Why We Share With Our Shelters



 

Shelter-Share-Facebook-Collage

Giving back to the communities we serve has been a mission of Bank Independent since our founding in 1947. It was this commitment that led to the formation of our quarterly "Share" drives, in which we offer our 27 sales offices as convenient drop-off locations for folks who want to donate to local organizations across north Alabama.

Three of Bank Independent's Share drives benefit local families--especially local children. We collect non-perishable food through Food Share at the end of the school year when kids no longer have access to school meal programs. Toward the end of summer vacation, our School Share drive collects school supplies to help kids kick off a new academic year with everything they need to succeed. And Toy Share, now in its eighth year, collects toys with the goal of putting gifts under every local child's tree.

 

Why Shelter Share?

So why is our fourth donation drive, the first Share effort of each year, dedicated to giving back to our local animal shelters?

Because of this:

 

Shelter Food

 

And this:

 
Shelter Decatur

As much as we would all love to believe that the needs of our local shelters are met by city and/or county funding, they are not. Not by a longshot. More often than not, an animal shelter must rely upon donations and assistance from the public just to keep the doors open - or, more accurately, to keep the precious shelter animals fed, clean and healthy.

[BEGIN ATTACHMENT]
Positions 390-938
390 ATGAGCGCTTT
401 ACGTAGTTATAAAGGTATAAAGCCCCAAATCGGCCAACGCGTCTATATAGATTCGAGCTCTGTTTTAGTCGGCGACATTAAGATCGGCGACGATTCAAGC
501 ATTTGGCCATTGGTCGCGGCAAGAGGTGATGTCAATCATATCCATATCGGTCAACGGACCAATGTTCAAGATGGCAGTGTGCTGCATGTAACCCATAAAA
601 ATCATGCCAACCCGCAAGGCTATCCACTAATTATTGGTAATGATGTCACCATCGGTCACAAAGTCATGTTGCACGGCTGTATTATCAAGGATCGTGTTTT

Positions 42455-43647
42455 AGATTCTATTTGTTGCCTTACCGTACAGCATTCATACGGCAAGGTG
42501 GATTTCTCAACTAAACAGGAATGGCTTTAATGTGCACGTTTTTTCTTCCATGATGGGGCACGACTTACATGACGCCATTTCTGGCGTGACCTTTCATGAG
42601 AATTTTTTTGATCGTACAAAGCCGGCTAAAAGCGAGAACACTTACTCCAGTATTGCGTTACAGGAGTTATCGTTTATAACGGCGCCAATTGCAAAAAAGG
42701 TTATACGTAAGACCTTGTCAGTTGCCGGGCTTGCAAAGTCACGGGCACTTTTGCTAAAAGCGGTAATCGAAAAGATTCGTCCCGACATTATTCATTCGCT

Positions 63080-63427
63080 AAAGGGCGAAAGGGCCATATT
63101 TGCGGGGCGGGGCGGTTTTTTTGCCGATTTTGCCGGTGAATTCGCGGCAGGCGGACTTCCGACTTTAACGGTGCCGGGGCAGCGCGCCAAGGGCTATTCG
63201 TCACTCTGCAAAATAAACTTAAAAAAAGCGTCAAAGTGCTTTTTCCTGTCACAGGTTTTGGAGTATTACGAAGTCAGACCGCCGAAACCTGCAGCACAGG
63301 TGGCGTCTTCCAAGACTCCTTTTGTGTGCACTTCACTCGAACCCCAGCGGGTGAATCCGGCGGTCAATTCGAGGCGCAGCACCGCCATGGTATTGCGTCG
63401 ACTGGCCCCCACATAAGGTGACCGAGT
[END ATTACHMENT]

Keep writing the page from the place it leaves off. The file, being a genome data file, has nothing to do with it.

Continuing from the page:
Of course, the more animals the shelters save, the more they need. The ASPCA estimates that 6.5 million animals enter US animal shelters each year. Of those, approximately 1.5 million are euthanized. Our local shelters strive to maintain no-kill or low-kill status, which means they do everything possible to keep animals alive until a forever home is found.

Our team didn't understand the deep funding deficit until our Helping Hands volunteers returned to work after a day at the shelter and shared this need. In between cleaning cages and walking, bathing and cuddling animals, they learned from the shelter staff the vital importance of community donations. We tried to do our part to share this information whenever possible, including these blog posts in 2016 and 2017.

 

What You Can Do to Help

Donated pet food and supplies seem to be the most crucial need at most local shelters. That's especially true at this time of year, when folks who were gifted sweet little puppies and kittens at Christmas realize that being a pet owner is actually a little more work than they expected and decide they no longer want to be a pet parent. If you can't make it to your nearest shelter to drop off your donations, just drop them by any Bank Independent sales office during the month of February.

Requested donations include any brands of:

  • Dog, cat, puppy and kitten food
  • Paper towels, bleach and baby wipes
  • Medicine droppers, triple antibiotic ointment and nursing bottles
  • Blankets and food/water bowls
  • Pet shampoo and grooming tools
  • Kitty litter and litter boxes

 

Donate Your Time

If you can't donate items, you can donate your time. Most shelters welcome volunteers; in fact, some shelters depend upon them. Visit or call your local shelter or check their website for volunteer applications, guidelines and orientation sessions.